National Vital Statistics System

Instructions for Classifying Multiple Causes of Death, 2022 – Section I

Instruction Manual

Part 2b

Instructions for Classifying the Multiple Causes of Death, 2022



U.S. Department of Health and Human Services

Centers for Disease Control and Prevention

National Center for Health Statistics




A. Introduction

This manual provides instructions to mortality medical coders and nosologists for coding multiple causes of death from death certificates filed in the states. These mortality coding instructions are used by both the State vital statistics programs and the National Center for Health Statistics (NCHS), which is the Federal agency responsible for the compilation of U.S. statistics on causes of death. NCHS is part of the Centers for Disease Control and Prevention.

In coding causes of death, NCHS adheres to the World Health Organization Nomenclature Regulations specified in the most recent revision of the International Statistical Classification of Diseases and Related Health Problems (ICD). NCHS also uses the ICD international rules for selecting the underlying cause of death for primary mortality tabulation in accordance with the international rules.

Beginning with deaths occurring in 1999, the Tenth Revision of the ICD (ICD-10) is being used for coding and classifying causes of death. This revision of the Classification is published by the World Health Organization (WHO) and consists of three volumes.

Volume 1 contains a list of three-character categories, the tabular list of inclusions, and the four-character subcategories. The supplementary Z code appears in Volume 1 but is not used for classifying mortality data. Optional fifth characters are provided for certain categories and an optional independent four-character coding system is provided to classify histological varieties of neoplasm, prefixed by the letter M (for morphology) and followed by a fifth character indicating behavior. These optional codes, except those for place of occurrence of external cause and activity code related to external cause codes, are not used in NCHS. The place code and activity code are used as supplementary codes rather than as additional characters. Volume 2 includes the international rules and notes for use in classifying and tabulating underlying cause-of-death data. Volume 3 is an alphabetical index containing a comprehensive list of terms for use in coding. Copies of these volumes may be purchased in hard-copy or on diskette from the following address:

WHO Publications Center
49 Sheridan Avenue
Albany, New York 12210
Tel. 518-436-9686

NCHS has prepared an updated version of Volume 1 and Volume 3 to be used for both underlying and multiple cause-of-death coding. The major purpose of the updated version is to provide a single published source of code assignments including terms not indexed in Volume 3 of ICD-10. NCHS has included all nonindexed terms encountered in the coding of deaths during 1979-1994, under the Ninth Revision of the International Classification of Diseases (ICD-9). With the availability of the updated Volumes 1 and 3, NCHS will discontinue publishing the Part 2e manual, Nonindexed Terms, Standard Abbreviations, and State Geographic Codes Used in Mortality Data Classification, which was first published in 1983. Due to copyright considerations, the updated Volumes 1 and 3 may not be reproduced for distribution outside of NCHS and State vital statistics agencies.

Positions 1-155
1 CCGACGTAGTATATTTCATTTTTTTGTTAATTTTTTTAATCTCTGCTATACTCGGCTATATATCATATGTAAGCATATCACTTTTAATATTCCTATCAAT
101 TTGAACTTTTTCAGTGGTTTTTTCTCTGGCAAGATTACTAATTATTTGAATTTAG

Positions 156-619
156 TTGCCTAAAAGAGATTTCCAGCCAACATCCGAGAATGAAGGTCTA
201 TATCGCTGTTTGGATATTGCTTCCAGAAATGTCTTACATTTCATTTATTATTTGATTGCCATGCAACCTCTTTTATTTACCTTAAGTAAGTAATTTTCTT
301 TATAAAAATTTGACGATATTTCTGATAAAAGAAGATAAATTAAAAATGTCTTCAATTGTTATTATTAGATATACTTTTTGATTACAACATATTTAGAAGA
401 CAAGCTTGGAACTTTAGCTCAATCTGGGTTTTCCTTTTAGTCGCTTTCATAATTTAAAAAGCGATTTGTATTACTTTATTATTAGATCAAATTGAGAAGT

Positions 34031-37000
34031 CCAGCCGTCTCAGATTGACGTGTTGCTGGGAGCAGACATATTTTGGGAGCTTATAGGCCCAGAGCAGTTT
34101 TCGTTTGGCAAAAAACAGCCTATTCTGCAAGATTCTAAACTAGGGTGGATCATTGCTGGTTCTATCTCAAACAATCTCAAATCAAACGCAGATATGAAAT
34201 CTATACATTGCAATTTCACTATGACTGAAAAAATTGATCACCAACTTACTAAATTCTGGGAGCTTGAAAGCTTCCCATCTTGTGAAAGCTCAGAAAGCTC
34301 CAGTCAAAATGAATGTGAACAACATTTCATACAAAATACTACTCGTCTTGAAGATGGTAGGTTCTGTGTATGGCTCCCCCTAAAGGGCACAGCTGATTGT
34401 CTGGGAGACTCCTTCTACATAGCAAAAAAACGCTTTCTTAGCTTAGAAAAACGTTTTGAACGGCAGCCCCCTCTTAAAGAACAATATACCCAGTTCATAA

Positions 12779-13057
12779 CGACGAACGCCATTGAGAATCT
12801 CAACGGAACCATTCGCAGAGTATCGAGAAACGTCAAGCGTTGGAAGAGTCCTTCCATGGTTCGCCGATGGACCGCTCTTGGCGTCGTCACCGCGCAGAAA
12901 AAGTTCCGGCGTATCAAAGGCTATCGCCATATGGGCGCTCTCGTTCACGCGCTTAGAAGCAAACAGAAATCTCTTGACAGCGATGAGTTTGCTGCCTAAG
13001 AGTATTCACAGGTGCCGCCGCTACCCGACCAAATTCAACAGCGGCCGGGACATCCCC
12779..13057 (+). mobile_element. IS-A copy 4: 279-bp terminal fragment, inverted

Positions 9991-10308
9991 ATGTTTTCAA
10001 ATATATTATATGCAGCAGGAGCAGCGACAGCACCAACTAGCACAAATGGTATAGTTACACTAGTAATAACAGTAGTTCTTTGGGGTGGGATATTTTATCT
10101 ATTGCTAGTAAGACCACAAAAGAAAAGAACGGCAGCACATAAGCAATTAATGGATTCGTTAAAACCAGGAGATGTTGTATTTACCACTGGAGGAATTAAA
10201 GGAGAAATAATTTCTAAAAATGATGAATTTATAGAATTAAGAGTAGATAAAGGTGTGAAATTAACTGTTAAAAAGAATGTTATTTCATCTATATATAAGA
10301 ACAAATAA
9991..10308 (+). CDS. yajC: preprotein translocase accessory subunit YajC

The basic purpose of this manual is to document concepts and instructions for coding multiple causes of death, which were developed by NCHS for use with the Eighth Revision of the ICD adapted for use in the United States (ICDA-8), and which were updated to ICD-9, and subsequently to ICD-10. The coding concepts are generally consistent with provisions of ICD-10. Thus, this manual should be used with ICD-10, Volumes 1 and 3 as updated by NCHS. The list of abbreviations used in medical terminology (Appendix A), the list of synonymous sites (Appendix B), and the list of geographic codes (Appendix C) are included in this publication.

NCHS does not use the “dagger and asterisk” system which WHO introduced in ICD-9 and continued in ICD-10. For some medical conditions, this system provides two codes, which distinguish between the etiology or underlying disease process and the manifestation or complication for selected conditions. The etiology or underlying disease codes is denoted with a dagger () and the manifestation or complication code by an asterisk (*) following the code. For example, Coxsackie myocarditis has a code (B33.2) marked with a dagger in the chapter for infectious and parasitic diseases and a different code (I41.1*) marked with an asterisk in the chapter for diseases of the circulatory system. Similarly, diabetic nephropathy has a dagger code (E14.2 †) in the chapter relating to endocrine disease and an asterisk code (N08.3*) in the genitourinary system chapter. Under ICD-9, limited use was made of the asterisk codes in classifying mortality data for data years 1979-1982. Effective July 1982 the use of asterisk codes in mortality coding was discontinued and will not be used in the 10th revision for mortality coding. NCHS assigns only the dagger code to such conditions.

The multiple cause-of-death codes are used as inputs to the ACME program (Automated Classification of Medical Entities) developed by NCHS to automatically select the underlying cause of death, and the TRANSAX program (Translation of Axes) used to produce multiple cause-of-death statistics, beginning with deaths occurring in 1968. As inputs, the computer programs require codes for each condition reported on the death certificate, usually in the order in which the information is recorded.

The outputs of the ACME program are the traditional underlying cause-of-death codes selected according to the selection and modification rules of the Classification, the same cause that would be selected using manual underlying cause-of-death coding instructions specified in Instruction Manual Part 2a. Thus, a single cause is associated with each decedent.